The encoder-decoder framework has achieved promising progress in sequence generation tasks including dialog system [Vinyals and Le2015, Li et al.2017], question answering [Xiong et al.2016, Chen et al.2017] as well as machine translation [Sutskever et al.2014, Bahdanau et al.2015]
. In neural machine translation (NMT), the encoder summarizes the source sentence into a vector representation, and the decoder generates the target sentence word-by-word from the vector representation. Besides, the attention mechanism[Bahdanau et al.2015] dynamically select parts of the source representations according to its relevance to the next target word.
However, the encoder summarizes the representation of input sentence from scratch, which is potentially a problem if the sentence is ambiguous. Like a human translator, the encoding process is analogous to reading a sentence in the source language and summarizing its meanings (i.e., source representations) for generating the equivalents in the target language. When humans translate some complex sentences, they generally create an initial understanding on the source sentence (which may be wrong), and then incrementally refine the understanding based on the partial translation they have generated [Hayes and Flower1986]. As seen, it is difficult even for humans to translate text based on unchanged understanding in a single pass.
Inspired by human translation process, we propose a novel translation model, namely encoder-refiner-decoder, as illustrated in Figure 1. As seen, we introduce an additional refiner to dynamically refine the source representations by considering the target-side context information at each decoding time step. Specifically, the refiner consists of a gate that reads the target-side hidden state, the output of which is fed to a separate re-encoder to refine the source representations. Since greedily refining source representations at every decoding step is time-consuming, we propose a conditional refining strategy, which adopts an auxiliary policy network trained by reinforcement learning to decide whether to perform the refine operation at each decoding step.
Experiments on Chinese–English and English–German corpora show that the proposed approach significantly improves translation performance by refining source representations for NMT. Furthermore, when refining strategy is applied, it alleviates the decoding speed problem by cutting down unnecessary refining operations. Results on Chinese–English translation task show improvement over NMT baseline systems of +2.34 BLEU points. As a trade-off, conditional refining strategy obtains a -0.51 BLEU point decrease but a substantive increase in decoding speed of approximately +33.33%. Experiments for English–German translation task show a significant improvement of +1.23 BLEU points, demonstrating the potential universality of the proposed approach across language pairs.
Our main contributions can be summarized as follows:
We proposed a novel encoder-refiner-decoder framework to produce target-aware source representations for improving NMT models;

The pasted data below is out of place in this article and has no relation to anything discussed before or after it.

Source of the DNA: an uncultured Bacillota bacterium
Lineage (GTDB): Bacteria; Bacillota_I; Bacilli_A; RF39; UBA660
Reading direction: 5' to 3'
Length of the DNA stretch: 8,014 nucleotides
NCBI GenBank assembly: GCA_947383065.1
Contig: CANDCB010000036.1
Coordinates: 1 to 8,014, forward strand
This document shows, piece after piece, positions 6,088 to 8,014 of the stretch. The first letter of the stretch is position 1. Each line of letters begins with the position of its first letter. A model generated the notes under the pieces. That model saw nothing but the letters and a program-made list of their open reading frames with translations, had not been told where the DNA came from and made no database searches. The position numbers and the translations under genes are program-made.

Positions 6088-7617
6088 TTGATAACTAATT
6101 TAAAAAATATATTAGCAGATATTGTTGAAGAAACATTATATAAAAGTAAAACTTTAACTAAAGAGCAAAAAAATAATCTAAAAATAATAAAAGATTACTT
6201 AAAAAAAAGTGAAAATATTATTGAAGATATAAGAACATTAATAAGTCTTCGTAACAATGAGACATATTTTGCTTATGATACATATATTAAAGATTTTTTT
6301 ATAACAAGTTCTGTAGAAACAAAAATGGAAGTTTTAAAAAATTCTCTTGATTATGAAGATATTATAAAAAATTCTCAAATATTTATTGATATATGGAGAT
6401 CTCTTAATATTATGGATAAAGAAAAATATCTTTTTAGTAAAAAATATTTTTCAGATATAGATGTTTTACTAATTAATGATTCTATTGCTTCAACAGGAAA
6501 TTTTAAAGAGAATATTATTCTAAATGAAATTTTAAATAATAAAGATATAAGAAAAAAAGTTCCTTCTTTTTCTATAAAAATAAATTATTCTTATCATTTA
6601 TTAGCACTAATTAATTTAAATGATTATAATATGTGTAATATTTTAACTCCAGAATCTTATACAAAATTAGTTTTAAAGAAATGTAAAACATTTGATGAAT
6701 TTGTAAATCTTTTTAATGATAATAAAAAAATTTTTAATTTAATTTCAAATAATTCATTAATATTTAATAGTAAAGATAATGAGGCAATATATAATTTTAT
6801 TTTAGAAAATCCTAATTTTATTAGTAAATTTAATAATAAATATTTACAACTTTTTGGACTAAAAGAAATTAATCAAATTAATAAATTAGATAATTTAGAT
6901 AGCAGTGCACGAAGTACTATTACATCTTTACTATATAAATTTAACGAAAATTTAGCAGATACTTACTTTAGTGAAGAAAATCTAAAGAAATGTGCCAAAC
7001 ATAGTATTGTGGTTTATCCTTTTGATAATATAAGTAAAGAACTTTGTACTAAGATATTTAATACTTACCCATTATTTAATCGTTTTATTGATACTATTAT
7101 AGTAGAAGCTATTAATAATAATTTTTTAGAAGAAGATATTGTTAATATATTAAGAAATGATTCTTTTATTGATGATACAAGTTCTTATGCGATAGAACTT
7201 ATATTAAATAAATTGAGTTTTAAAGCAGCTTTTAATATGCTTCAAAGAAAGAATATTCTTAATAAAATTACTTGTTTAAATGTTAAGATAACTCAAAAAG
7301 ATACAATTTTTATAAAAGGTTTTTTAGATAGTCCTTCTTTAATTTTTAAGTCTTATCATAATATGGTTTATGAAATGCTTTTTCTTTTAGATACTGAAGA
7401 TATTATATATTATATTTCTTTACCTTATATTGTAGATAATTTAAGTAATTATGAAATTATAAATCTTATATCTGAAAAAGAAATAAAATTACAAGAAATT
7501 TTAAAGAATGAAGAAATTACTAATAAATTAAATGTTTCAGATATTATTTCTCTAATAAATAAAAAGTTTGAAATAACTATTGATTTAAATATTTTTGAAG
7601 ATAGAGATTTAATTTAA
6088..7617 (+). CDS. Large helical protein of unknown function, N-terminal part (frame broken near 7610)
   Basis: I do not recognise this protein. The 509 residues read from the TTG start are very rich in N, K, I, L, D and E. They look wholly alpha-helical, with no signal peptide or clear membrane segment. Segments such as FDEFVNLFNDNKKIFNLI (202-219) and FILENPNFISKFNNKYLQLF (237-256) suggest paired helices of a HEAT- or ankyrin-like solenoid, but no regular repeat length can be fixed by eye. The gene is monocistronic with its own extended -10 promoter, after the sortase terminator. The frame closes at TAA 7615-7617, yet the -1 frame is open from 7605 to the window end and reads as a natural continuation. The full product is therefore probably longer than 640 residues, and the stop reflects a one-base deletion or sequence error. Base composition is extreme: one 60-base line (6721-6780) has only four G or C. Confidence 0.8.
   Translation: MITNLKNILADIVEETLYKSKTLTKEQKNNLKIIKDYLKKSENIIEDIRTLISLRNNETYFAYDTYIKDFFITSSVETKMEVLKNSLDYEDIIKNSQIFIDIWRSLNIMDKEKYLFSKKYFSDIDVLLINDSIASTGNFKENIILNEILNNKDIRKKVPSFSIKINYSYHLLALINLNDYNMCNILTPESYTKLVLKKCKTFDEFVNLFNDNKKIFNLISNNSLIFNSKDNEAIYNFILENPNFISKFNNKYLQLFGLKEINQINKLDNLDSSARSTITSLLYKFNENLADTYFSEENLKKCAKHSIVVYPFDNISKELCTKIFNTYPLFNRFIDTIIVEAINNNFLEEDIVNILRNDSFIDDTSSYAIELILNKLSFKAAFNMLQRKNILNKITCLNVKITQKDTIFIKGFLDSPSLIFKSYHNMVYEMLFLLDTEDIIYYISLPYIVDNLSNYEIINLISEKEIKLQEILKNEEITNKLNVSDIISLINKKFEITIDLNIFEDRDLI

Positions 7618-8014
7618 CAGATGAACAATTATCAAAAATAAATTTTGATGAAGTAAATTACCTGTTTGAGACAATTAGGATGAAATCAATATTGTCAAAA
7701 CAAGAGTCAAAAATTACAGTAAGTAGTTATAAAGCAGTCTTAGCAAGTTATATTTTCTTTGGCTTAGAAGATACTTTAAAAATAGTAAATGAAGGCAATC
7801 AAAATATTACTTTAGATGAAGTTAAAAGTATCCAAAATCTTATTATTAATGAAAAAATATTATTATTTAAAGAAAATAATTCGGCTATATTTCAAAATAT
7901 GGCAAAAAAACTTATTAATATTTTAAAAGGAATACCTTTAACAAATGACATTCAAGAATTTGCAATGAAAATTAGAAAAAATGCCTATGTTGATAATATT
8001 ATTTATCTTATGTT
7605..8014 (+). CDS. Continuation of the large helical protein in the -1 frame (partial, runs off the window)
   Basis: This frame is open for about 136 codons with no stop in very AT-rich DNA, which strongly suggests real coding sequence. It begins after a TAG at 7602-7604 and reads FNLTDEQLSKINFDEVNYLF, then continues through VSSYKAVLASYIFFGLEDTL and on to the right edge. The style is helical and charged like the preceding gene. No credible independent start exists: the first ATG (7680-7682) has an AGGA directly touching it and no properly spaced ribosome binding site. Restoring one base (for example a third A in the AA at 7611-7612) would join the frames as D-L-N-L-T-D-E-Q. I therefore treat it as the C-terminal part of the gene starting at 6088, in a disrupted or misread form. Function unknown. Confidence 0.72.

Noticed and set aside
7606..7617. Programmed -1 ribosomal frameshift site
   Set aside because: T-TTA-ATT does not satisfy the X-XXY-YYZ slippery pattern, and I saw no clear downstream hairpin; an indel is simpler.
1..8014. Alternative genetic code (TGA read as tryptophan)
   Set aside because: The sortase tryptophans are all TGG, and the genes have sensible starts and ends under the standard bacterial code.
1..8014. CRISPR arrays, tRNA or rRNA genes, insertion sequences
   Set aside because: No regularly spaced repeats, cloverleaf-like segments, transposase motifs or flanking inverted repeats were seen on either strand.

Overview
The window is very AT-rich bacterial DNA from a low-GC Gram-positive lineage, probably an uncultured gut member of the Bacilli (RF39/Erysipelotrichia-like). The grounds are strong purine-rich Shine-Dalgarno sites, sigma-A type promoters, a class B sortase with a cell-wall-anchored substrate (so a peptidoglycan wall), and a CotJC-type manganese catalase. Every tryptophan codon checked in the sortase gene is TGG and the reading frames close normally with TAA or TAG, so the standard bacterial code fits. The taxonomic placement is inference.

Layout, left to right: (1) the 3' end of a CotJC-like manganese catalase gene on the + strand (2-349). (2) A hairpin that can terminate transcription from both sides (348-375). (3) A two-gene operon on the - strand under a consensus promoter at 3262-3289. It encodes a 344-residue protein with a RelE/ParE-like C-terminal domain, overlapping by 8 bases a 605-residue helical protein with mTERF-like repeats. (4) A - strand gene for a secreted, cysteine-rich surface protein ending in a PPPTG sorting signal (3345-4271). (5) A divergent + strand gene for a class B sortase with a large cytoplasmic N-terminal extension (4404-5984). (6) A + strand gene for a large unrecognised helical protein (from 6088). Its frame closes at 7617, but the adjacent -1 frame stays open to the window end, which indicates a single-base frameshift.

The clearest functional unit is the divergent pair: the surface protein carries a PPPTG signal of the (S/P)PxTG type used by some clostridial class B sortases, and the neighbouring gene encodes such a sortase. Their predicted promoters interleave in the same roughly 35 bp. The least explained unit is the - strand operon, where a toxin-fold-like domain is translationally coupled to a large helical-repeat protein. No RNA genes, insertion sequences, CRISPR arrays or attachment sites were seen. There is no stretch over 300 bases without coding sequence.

We introduce a policy network to reduce refining computations, making the approach highly practical, for example for translation in industry applications;
We find our approach performs especially better on long sentences, which are generally complex and thus hard to be translated by NMT model. This finding confirm our claim that the introduced refiner can produce a better understanding of complex sentences.
Suppose that represents a source sentence and
a target sentence. NMT directly models the probability of translation from the source sentence to the target sentence word by word:
where is a set of model parameters and denotes a partial translation before the position .
The encoder-decoder architecture is now widely employed, where the encoder summarizes the source sentence into a sequence of hidden states where is the hidden state of the -th source word , as in:
is an encoding function to generate the a sequence of hidden states given all the related inputs. It can be either a Recurrent Neural Network (RNN)[Hochreiter and Schmidhuber1997, Cho et al.2014]
or Convolutional Neural Network (CNN)[Gehring et al.2017] or Self-Attention Network (SAN) [Vaswani et al.2017]. Next, the decoder generates each target word based on source context , target context and previously generated word(s) , as follows:
where is a decoding function to dynamically generate the decoder state . The target word
is generated given all the related inputs with non-linear activation function. Similar to, it can be either a RNN, CNN or SAN. Besides, and in RNNsearch models, otherwise and . is calculated by attention mechanism based on the source representations.
Specifically, the source representations stand for source context, which embed the information (e.g., syntax, semantics etc.) from the source sentence. However, in the traditional framework, the source representations always remain fixed during the whole decoding time steps regardless of target context. This actually adopts a greedy way to summarize excessive information (including relevant and irrelevant information) for generating each target word. Consequently, NMT needs to spend a substantial amount of its capacity in disambiguating source and target words based on the source context [Choi et al.2017].
Therefore, it is necessary to take the target context into consideration to dynamically generate the target-aware source representations. Ideally, we expect the refined representations contain the information relevant to current target word, filtering irrelevant one.